Pencil art for the unpublished Wildcats YR1.
Unused pencil art for the 'Kraken's Wake' story published by Penthouse Comix.

The story was originally intended to be a nine page comic strip concluded in a text segment with spot
illustrations. Fortunately sanity prevailed and the entire story eventually featured as full comic art. These
two pages show the unused spot illustrations, some of which I used as panels in the final version.
“‘Birdsong’ Mickey’s day out.” was an illustrated text story for a UK Batman
Annual (1985)-- which was primarily filled with US reprints. All of the illustrations
were full colour but these black and white photocopies are all I have left-- or at
least all I have uncovered so far.
The peculiar thing about the commission was that the editor insisted I change
my Jim Aparo style Batman into something more 'Adam West' so as not to
confuse the UK audience.
ERB's Mars books have been a favourite for many years and I have often thought about how I might handle the stories.
This was one attempt to come up with a slightly different look from the usual comic book versions of the characters.
I have always had a fondness for all of the usual mythology and legends from around the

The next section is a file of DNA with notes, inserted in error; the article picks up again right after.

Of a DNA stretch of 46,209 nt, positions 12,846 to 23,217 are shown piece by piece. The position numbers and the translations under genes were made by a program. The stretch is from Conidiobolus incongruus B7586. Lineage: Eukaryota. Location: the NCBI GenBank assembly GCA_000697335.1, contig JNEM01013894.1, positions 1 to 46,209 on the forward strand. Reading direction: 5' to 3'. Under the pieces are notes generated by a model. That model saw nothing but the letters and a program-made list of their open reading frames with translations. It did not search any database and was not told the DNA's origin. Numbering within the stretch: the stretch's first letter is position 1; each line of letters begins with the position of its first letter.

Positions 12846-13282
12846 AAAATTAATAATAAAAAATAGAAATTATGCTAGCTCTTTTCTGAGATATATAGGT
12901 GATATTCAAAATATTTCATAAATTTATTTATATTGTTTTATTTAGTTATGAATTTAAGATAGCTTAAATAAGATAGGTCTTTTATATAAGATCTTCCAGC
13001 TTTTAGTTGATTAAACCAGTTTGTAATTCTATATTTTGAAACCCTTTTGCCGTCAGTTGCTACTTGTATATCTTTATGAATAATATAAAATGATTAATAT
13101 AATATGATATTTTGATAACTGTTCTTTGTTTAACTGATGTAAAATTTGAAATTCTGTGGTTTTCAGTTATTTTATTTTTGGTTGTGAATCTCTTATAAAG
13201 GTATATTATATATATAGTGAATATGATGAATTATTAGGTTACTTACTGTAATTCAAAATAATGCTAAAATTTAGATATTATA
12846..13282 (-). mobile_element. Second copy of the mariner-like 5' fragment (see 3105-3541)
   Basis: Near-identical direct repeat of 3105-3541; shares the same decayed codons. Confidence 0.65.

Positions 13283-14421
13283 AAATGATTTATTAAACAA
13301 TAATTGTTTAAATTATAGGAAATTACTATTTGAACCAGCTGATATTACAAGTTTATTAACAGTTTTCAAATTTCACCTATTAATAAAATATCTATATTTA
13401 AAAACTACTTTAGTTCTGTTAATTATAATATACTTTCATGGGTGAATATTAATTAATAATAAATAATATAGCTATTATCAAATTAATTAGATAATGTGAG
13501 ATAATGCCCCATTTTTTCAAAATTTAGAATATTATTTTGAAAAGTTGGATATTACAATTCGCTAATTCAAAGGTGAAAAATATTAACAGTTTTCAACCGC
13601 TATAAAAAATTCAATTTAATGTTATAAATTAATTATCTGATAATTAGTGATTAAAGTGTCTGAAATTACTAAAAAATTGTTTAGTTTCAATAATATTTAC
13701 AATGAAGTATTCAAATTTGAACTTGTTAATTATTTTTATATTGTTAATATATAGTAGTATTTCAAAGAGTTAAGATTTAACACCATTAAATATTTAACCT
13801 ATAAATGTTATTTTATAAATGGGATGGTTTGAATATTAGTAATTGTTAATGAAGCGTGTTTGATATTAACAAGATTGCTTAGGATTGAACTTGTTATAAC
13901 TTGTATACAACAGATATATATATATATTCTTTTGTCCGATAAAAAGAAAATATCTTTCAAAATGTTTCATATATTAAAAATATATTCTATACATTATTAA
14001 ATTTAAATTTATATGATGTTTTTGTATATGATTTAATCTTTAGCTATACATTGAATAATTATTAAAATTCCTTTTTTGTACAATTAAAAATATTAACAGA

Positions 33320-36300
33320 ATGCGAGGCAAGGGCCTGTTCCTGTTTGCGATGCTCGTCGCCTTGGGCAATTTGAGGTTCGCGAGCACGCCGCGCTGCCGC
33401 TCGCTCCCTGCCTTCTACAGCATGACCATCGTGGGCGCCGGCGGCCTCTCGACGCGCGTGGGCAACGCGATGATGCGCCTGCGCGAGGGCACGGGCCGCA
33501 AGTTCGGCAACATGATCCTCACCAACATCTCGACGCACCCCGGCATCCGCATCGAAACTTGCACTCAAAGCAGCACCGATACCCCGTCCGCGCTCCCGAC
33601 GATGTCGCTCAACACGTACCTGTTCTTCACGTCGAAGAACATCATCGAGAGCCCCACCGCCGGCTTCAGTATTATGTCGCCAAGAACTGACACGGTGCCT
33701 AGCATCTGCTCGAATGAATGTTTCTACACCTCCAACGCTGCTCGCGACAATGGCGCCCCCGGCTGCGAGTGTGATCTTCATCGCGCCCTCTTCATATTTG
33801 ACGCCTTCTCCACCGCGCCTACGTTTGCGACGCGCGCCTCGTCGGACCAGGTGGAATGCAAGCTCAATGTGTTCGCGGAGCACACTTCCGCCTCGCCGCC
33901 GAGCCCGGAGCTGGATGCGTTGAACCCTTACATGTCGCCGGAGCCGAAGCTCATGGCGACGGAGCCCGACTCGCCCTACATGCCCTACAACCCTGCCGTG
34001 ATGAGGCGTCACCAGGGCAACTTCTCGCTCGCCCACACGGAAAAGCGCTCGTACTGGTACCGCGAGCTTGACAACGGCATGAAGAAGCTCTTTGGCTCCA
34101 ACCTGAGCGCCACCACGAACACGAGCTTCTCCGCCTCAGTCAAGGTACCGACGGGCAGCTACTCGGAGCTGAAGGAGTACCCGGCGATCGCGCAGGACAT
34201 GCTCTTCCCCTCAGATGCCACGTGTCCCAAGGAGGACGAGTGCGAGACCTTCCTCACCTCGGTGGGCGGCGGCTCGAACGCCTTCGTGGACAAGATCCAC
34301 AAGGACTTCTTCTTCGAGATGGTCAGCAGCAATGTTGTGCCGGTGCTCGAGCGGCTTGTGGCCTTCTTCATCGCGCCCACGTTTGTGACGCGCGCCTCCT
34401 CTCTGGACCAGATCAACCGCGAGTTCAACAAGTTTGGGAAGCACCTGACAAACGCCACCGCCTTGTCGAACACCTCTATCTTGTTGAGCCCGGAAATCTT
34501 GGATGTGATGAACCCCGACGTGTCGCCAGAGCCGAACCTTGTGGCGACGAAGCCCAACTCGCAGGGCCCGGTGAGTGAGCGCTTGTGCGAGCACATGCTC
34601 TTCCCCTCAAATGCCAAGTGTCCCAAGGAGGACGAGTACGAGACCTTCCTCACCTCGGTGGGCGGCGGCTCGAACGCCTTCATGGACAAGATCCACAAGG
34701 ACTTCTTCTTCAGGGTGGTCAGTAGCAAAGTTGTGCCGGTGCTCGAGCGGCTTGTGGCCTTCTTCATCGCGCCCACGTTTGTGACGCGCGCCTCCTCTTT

world  but 'Journey to the West' is a particular favourite. I first discovered it through the
Japanese TV series, 'Monkey', that achieved cult status in Britain during the seventies.

The story, written in the sixteenth century by Wu Ch'eng En, mixes religion, politics, myth
and magic in an epic tale that is funny and fantastic on the surface but has layers of satire
for those who are willing to delve into the story. The nearest western equivalent might be
George Orwell's 'Animal Farm'.
The strength and broad appeal of the stories and characters in ' Journey to the West'  has allowed for an incredible
diversity of approaches when creating visuals of the characters. Aside from the cult Japanese series there have been
Chinese TV series and movies of every type from animi cartoon to Chinese opera. There is an even greater spectrum of
choice in printed material from traditionally illustrated books to comics aimed at every age group.

Over the years I have experimented with visual cues and genre types to see how I'd like to draw the characters if the
opportunity ever arose. The drawings on both pages are all of Monkey with slight mood and emphasis variations.

These are felt tip sketches. A broad cartoon version and a more 'realistic' approach rendered with Bellamy-esque
pointillism.

There are plenty of sites to check out for anyone interested to know more about Monkey or the various books, comics and
DVD's available but one I'd highly recommend is Gene Yang's wonderful comic adaptation which can be found in the
'American Born Chinese' site at... http://www.moderntales.com/